California official says she offered feds compromises on fuel economy

'We never were told precisely what was wrong with any of those proposals'

WASHINGTON — California has proposed compromises to end a deadlock with the Trump administration on fuel economy and auto emissions standards but the administration hasn't been willing to negotiate, according to the state's top air pollution regulator.

California Air Resources Board Chairwoman Mary Nichols told a U.S. House committee Thursday that her agency has met with the administration more than a dozen times and has been open to adjustments in timing and flexibility of the standards, enacted a decade ago by the Obama administration.

At issue is a Trump administration plan to roll back the requirements, which would require cars to get 36 miles (58 kilometers) of real-world driving per gallon (3.8 liters) of gas by 2025. The goal is for Americans to fill up their gas tanks less frequently, sending fewer climate-changing emissions and pollutants into the air, one of the most aggressive measures in place to deal with the impact of climate change.

Instead, the administration has proposed halting the tougher standards at a 2020 requirement that cars achieve 30 miles (48 kilometers) per gallon of real-word driving. It also wants to take away California's long-held ability to set its own, tougher standards, first granted in 1970 under the Clean Air Act as the state dealt with oppressive smog. Under the Obama rules, California and the federal government were on the same page.

It's the second effort by the Trump administration to annul initiatives adopted under Obama to rein in fossil fuel emissions. The administration on Wednesday eased restrictions on coal-fired power plants.

"I would state categorically we proposed areas in which we would be willing to compromise with the administration, and we never were told precisely what was wrong with any of those proposals," Nichols told members of the House Energy and Commerce Committee. "We were simply told they were inadequate and that we somehow failed to do our job by not bringing a proposal that the administration found to be acceptable."

She didn't offer specifics on what compromise was offered.

Bill Wehrum, assistant Environmental Protection Agency administrator for air regulation, said earlier that the agency followed directions from President Donald Trump to try to make a deal with California, but he also told them to get the final rule done. A final proposal is expected soon, and the administration has said its preferred option is a freeze.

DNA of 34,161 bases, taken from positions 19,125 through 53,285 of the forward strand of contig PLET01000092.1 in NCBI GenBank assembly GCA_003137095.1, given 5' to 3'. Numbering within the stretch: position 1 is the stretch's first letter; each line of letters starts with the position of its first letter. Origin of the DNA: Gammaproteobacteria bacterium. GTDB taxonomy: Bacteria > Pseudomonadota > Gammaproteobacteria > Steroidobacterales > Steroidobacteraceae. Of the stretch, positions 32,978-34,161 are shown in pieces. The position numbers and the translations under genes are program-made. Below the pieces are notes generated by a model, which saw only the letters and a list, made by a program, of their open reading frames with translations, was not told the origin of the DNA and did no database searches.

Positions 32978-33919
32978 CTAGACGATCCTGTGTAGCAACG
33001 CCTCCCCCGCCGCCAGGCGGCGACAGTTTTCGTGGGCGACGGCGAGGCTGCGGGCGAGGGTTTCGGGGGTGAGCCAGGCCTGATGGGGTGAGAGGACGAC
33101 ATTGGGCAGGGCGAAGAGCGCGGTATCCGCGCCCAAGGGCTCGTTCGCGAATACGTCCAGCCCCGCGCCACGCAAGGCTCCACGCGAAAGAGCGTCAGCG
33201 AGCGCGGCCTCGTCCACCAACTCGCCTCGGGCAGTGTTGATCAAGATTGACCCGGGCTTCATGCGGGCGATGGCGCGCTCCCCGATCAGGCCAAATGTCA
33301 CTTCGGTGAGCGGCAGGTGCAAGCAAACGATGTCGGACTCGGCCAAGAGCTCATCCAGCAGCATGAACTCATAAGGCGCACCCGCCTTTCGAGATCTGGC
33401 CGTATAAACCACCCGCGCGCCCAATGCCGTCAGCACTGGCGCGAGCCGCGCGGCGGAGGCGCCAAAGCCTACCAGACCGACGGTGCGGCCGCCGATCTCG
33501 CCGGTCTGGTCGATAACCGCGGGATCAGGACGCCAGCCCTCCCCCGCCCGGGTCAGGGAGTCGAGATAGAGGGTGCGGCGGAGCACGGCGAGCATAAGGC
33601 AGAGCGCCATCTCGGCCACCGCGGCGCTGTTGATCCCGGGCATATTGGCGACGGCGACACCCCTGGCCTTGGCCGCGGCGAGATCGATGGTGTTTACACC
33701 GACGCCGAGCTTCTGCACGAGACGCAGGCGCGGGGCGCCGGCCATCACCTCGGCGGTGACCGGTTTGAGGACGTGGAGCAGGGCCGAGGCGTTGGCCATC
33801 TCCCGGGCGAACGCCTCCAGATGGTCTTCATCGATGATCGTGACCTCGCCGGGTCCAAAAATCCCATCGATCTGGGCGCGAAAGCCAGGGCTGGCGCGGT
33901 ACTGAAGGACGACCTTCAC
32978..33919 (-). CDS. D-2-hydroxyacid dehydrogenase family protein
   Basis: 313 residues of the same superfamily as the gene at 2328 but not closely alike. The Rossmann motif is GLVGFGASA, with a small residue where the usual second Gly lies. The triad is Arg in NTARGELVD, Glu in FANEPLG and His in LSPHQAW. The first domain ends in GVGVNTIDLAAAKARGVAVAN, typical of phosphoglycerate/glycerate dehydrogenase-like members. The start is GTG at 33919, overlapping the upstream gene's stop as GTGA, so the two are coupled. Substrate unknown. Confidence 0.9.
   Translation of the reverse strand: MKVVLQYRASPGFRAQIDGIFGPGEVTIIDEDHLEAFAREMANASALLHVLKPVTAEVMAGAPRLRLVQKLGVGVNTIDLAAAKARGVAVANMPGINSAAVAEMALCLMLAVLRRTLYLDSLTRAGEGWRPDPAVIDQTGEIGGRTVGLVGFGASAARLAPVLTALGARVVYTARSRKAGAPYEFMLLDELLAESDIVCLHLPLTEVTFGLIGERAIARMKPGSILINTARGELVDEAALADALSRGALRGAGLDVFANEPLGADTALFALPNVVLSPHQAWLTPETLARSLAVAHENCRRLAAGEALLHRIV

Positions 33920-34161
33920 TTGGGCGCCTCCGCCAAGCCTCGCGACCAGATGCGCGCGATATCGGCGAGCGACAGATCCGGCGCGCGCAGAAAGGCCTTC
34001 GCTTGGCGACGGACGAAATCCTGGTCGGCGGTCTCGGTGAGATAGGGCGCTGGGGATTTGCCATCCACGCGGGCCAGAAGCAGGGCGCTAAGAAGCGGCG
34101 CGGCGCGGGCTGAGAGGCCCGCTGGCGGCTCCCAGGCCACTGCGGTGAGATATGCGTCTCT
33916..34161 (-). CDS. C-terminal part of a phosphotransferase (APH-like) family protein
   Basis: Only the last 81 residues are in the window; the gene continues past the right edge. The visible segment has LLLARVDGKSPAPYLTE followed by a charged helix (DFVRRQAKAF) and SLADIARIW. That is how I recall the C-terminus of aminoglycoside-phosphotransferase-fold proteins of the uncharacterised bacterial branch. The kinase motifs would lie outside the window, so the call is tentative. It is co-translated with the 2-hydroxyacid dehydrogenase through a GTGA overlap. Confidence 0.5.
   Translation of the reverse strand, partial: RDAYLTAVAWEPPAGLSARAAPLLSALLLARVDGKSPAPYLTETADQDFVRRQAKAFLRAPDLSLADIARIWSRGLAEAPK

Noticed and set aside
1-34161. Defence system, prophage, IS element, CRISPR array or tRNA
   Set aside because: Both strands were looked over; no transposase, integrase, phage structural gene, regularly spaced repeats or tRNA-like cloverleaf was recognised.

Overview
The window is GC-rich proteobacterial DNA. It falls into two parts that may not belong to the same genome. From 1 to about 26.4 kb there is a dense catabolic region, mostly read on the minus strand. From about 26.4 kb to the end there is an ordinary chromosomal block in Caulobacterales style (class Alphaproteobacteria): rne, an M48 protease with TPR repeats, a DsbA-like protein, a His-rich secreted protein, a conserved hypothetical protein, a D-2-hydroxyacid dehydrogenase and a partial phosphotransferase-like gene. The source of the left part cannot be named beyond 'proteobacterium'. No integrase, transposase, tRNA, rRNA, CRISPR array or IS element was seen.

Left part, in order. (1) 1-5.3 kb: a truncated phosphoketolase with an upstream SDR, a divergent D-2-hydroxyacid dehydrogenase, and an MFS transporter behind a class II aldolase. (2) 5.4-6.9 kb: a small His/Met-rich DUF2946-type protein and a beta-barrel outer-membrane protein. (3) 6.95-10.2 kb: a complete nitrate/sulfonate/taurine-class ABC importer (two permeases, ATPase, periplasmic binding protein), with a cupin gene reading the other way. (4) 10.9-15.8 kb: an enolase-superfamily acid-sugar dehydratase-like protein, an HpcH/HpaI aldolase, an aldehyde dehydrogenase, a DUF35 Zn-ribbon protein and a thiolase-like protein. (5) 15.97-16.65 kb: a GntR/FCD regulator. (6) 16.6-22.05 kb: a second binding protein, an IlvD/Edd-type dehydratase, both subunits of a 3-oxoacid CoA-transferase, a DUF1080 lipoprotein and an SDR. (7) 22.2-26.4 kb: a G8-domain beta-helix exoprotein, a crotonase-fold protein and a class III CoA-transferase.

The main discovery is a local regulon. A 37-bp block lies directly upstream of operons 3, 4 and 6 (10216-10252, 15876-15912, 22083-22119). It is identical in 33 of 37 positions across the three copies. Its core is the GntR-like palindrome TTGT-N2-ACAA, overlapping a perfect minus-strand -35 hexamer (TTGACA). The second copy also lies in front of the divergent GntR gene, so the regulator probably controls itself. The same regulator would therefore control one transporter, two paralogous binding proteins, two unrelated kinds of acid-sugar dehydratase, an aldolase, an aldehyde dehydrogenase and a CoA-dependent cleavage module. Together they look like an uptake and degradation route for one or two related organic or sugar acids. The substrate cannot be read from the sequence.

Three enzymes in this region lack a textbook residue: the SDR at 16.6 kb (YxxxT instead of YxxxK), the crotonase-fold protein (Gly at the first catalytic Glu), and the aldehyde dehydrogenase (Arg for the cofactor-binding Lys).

"My assumption is we'll keep doing what the president said," he told the committee. The administration broke off talks with California in February.

Nichols said she was responding to a letter from EPA Administrator Andrew Wheeler to the Republicans on the committee saying that she was unwilling to budge.

Rep. John Shimkus, R-Ill., read from the letter, quoting Wheeler as saying that when Nichols finally came up with a counterproposal, it was that California would agree to one extra year of the current standards. But Wheeler wrote that the offer had not been approved by her board or top state officials.

Nichols said that was false, with Wheeler taking words out of context.

Shimkus and others urged both sides to get together to avoid a long court fight that would delay a decision and cause uncertainty for consumers and the auto industry. Automakers have urged compromise and favor one increasing standard for the entire country.

But he said having California set standards for the entire nation would not go over well with constituents in southern Illinois, who don't want government telling them what vehicles to buy. "We like big trucks, we like big engines, we like to haul trailers," he said.

Republicans maintain that freezing the standards at 2020 levels would raise the price of cars, stopping people from buying newer vehicles that are safer, cleaner and more efficient.

They said the current standards were adopted a decade ago and were based on assumptions that gas prices would be $3 to $5 per gallon and people would shun trucks, SUVs and larger vehicles for smaller cars, gas-electric hybrids and battery-powered vehicles.

Democrats accused the administration of denying science on climate change. They started an inquiry into Trump administration ties with oil companies to determine if there was any coordination on the fuel economy rollback.

Rep. Jan Schakowsky, D-Ill., said the freeze would cut jobs, raise pollution and cost consumers money at the gas pump.

"The administration should abandon this proposal and end their assault on consumers, the environment and safety," she said.

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